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'Simply Texas Blues Festival' highlights music history, live performance in San Angelo

The 14th annual festival showcased a cookoff, car and motorcycle show and a large lineup of performers.
Credit: Morgan McGrath

SAN ANGELO, Texas — Downtown San Angelo was full of live music May 20 as people walked through the streets and into the House of FiFi Du Bois. 

With string lights hung from the ceiling and a stage lit with cool blue colors, guitarists stood in front of the crowd singing the blues. 

"There's so much of modern music that all birthed from blues," San Angelo Blues Society president Alexandra Cunningham said. "Rock and roll birthed from blues, jazz birthed from blues and music was a way for people to express themselves. I mean, music is." 

Cunningham helped organize the 14th annual "Simply Texas Blues Festival," showcasing the importance of this southern-born music style in the modern world. 

Credit: Morgan McGrath

The day began at 7 a.m. as participants set up for the cookoff, which included pork ribs and jalapeño poppers. 

"It's pretty tough 'cuz I mean the judges want something they've never tasted before so you have to come up with crazy flavors sometimes," Texas Smoke cook April Rodriguez said. 

Credit: Morgan McGrath

Rodriguez has been participating in the blues festival cookoff for the past four or five years but this was her first time leading as head cook for her team.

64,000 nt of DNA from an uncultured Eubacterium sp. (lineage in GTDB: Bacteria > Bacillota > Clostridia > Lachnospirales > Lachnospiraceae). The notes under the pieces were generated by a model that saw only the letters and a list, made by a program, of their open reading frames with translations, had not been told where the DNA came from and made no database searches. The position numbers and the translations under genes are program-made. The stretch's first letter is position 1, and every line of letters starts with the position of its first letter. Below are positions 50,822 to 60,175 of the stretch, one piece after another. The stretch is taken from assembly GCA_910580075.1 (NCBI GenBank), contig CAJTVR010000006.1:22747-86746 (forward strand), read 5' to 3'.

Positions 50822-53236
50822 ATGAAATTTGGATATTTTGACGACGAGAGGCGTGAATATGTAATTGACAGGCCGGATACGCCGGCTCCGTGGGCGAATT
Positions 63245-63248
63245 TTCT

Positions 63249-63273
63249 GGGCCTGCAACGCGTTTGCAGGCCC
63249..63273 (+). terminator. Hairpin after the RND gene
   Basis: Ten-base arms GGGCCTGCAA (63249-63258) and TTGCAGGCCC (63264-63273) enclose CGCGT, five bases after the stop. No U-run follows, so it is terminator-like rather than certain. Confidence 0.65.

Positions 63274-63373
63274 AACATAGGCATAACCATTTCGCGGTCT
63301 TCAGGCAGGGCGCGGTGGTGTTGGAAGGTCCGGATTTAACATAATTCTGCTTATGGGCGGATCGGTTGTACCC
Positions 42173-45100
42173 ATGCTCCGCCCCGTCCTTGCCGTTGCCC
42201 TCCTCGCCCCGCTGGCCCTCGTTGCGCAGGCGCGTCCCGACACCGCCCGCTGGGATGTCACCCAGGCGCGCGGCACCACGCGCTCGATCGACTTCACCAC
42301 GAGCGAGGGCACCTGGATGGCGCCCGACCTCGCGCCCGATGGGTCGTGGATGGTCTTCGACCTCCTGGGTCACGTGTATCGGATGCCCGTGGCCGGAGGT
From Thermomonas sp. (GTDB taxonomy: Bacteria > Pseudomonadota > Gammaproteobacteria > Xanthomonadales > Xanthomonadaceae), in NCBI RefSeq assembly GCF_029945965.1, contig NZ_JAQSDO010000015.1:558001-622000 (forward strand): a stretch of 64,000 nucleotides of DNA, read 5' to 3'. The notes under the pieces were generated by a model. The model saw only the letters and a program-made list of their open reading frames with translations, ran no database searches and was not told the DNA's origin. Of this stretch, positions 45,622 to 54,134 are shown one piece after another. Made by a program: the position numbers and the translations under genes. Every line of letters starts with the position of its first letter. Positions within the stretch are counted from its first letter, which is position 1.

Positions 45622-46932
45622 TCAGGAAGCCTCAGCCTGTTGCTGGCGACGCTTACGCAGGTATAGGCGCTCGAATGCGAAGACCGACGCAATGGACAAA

Despite dealing with nerves, she was able to submit her food to be judged in the afternoon, when winners were announced and trophies were awarded. 

The event also included a car and motorcycle show in the parking lot across from the House of FiFi Du Bois, where vendor tents were also set up. 

Beginning at 2 p.m., a wide variety of musical performances took place on stage. From Billy Alford to Oscar Ornelas, the list of musicians was anything but limited. 

Additionally, 100% of the entrance proceeds will go towards the San Angelo Blues Society Scholarship Fund, which helps support aspiring musicians in the start of their careers. 

"To date, we've given away over $100,000 in all the years we've been doing this and we hope to exceed $125,00 this year so everybody showing up will help with that," Cunningham said ahead of the event. 

Through fundraising and sharing music, Cunningham wants to preserve the significance of the blues in West Texas. 

"It's important because it's apart of our history. It's apart of so much of our history, not just music but the civil rights movement and the emergence of people of color coming into, not necessarily power but being recognized," she said. "That was the first way, so there's a lot of importance to blues music for me."

Go to SimplyTexasBluesFestivlal to learn more about this event. 

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